LOWELL, Mich. (WOOD) — The flight instructor whose student walked away from a single-engine plane crash on Monday recorded it on his phone.
“Oh my God, no, no,” Jeff Ostrander yelled as the 1964 Cessna 172 fell to the left and disappeared behind trees. “Oh, no.”
Ostrander said he’s taught the student, a 40-year-old Grand Rapids man, since April, but that it was not his first solo flight. He had landed perfectly once just a few minutes earlier.
But, on the second landing attempt, the student was coming in too hot from east to west, Ostrander said.
“We are looking about three-eighths of the way down the runway, not quite half,” he said as he showed the video of the plane, which was just two or three feet off the ground. “Typically, the airplane is on the ground and almost braked to a stop by now.”
He said his student pulled up for another pass.
“He made a good decision,” Ostrander said.
The video shows the plane lifting, but Ostrander said it appears it climbed too steeply, causing the plane to lose lift, or stall.
The plane fell to the left and then disappeared behind trees. Police said it clipped some trees before crashing near a home just west of the end of the runway.
“It’s just not supposed to happen, ever,” Ostrander said.
Ostrander ran to the plane, which had crashed outside a home several hundred yards west of the runway.
“This is my friend and my responsibility and it’s heartbreaking, and as I was rushing over there, I’m just praying for his safety, and I’m so thankful that those prayers were answered,” he said.
The student, he said, is hospitalized with cuts and bruises, but has told him he’s anxious to return to the cockpit.
“Whether I continue to instruct or not, I don’t know, because I cannot go through this again, and the safety of our students is absolutely a million times more important than anything else that happens,” Ostrander said.
Ostrander said it was the first crash of a student in the six years he’s given pilot lessons at the Lowell City Airport, but it’s the eleventh crash at the airport since 1982.
While pilots and the airport manager on Tuesday called the airport safe, they acknowledged it is more challenging than others, especially for inexperienced pilots.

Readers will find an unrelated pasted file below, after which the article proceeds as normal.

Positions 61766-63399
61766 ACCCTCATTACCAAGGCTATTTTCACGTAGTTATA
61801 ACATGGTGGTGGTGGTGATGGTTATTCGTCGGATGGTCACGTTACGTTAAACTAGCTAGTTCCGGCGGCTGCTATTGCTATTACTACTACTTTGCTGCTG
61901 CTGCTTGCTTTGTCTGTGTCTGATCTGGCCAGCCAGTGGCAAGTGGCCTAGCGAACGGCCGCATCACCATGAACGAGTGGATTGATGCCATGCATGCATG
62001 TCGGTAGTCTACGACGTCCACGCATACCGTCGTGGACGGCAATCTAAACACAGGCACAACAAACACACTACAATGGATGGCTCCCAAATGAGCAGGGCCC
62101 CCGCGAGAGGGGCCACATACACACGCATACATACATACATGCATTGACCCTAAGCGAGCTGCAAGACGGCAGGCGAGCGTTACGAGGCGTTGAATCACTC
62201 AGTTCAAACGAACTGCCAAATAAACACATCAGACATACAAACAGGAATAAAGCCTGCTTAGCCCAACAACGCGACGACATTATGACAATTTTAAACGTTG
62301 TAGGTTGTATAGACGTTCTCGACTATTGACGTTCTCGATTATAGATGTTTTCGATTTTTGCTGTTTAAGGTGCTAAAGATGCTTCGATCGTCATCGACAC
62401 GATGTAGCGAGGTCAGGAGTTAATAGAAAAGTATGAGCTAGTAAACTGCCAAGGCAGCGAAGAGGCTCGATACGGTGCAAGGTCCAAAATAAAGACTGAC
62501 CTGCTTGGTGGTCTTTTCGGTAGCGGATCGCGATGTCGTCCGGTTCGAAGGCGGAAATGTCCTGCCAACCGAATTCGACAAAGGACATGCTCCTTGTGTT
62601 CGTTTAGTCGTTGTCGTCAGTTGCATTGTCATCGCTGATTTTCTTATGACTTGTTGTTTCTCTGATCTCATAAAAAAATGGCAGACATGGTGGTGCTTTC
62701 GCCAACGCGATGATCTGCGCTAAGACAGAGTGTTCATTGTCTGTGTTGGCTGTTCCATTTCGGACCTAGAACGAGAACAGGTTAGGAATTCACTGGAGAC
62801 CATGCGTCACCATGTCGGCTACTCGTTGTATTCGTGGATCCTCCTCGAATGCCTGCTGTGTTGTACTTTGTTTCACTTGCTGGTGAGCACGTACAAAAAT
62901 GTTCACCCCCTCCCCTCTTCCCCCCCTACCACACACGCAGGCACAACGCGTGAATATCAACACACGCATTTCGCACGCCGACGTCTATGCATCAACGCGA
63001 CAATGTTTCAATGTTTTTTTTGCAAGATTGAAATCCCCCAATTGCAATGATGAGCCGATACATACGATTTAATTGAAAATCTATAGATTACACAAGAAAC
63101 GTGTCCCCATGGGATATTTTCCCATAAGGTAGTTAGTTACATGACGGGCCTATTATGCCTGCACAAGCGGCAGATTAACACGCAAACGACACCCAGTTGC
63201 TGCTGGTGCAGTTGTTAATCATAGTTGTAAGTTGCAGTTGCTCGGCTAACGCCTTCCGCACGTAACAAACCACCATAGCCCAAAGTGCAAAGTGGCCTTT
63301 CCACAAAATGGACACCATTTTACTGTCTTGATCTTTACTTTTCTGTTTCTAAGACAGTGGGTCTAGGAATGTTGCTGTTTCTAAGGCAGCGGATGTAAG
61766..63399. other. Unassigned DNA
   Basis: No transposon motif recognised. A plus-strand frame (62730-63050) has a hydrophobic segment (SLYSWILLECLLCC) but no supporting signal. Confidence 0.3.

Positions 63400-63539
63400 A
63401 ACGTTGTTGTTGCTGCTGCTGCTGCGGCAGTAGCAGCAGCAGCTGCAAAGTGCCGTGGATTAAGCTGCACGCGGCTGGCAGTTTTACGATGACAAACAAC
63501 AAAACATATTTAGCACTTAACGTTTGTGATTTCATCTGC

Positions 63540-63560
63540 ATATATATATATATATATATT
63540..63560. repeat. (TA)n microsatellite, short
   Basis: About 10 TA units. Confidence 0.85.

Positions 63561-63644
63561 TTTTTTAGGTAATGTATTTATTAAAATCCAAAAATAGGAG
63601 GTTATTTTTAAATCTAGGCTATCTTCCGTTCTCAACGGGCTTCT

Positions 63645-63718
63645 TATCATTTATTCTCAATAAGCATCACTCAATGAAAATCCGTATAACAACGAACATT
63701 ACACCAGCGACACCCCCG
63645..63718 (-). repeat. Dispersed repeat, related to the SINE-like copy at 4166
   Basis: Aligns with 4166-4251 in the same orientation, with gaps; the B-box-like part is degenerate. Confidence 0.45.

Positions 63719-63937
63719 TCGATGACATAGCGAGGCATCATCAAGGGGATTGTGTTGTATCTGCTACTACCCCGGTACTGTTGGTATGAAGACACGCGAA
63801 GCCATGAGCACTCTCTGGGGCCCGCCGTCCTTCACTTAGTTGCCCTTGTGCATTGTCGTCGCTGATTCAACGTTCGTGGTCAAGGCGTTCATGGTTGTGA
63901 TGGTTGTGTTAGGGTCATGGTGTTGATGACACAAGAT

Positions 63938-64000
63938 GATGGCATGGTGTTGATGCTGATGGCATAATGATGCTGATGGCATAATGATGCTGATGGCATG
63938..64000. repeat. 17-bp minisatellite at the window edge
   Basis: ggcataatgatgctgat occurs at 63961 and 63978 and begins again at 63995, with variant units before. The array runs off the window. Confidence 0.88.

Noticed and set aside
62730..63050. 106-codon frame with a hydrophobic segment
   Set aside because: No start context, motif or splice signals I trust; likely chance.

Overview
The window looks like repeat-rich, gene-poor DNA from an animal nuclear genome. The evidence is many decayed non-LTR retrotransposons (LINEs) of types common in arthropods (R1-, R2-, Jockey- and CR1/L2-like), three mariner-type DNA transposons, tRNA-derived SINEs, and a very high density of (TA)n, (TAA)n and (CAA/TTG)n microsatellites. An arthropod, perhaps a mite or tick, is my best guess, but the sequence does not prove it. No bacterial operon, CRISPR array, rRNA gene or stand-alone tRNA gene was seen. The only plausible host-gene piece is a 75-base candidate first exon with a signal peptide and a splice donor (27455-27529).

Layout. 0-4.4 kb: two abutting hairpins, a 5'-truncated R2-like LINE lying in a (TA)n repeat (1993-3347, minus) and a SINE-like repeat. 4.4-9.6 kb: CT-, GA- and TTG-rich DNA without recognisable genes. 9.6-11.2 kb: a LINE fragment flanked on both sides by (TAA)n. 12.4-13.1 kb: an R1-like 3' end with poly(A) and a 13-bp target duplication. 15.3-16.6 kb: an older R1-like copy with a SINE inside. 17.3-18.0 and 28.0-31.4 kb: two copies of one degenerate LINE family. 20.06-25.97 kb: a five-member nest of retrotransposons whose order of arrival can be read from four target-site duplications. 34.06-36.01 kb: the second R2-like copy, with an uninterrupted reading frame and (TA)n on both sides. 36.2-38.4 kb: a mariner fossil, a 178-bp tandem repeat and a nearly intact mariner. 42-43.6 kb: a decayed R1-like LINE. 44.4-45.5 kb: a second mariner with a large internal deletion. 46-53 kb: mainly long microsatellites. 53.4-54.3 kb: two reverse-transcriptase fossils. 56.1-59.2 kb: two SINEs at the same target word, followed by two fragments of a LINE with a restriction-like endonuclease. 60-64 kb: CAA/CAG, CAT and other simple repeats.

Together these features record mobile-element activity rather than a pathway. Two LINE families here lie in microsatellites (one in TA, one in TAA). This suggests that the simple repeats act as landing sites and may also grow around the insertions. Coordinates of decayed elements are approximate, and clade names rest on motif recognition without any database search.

“I love teaching here in part because it is, in some ways, more challenging than many of the airports around,” Ostrander said.
Not because of the nearby trees, he said, but because the runway is 2,300 feet long — far shorter than most. Pilots have less room for error, he said.
“I would say for the pilot who is proficient, I don’t think he would say this is a particularly challenging place.”
Airport Manager Casey Brown, who is also a pilot, said the airport has been trimming nearby trees for several years and plans to trim more.
“It’s not a safety issue,” he said. “Everything is in place per all the federal aviation regulations with regard to safety and we meet all that criteria… circumstances are different for every accident. Several of those I know are pilot error.”
His big concern is the gas station recently built several hundred yards beyond the west end of the runway, over the airport’s objections, not far from where the plane crashed. If the plane had banked right instead of left, it could have hit the station.
“I think they dodged a bullet last night,” Brown said. “He could just as easily have ended up on top of the gas station.”
Ostrander said he provided a copy of the video to the Federal Aviation Administration for its investigation, but he didn’t give a copy to 24 Hour News 8 because he didn’t want his student to watch it on the news.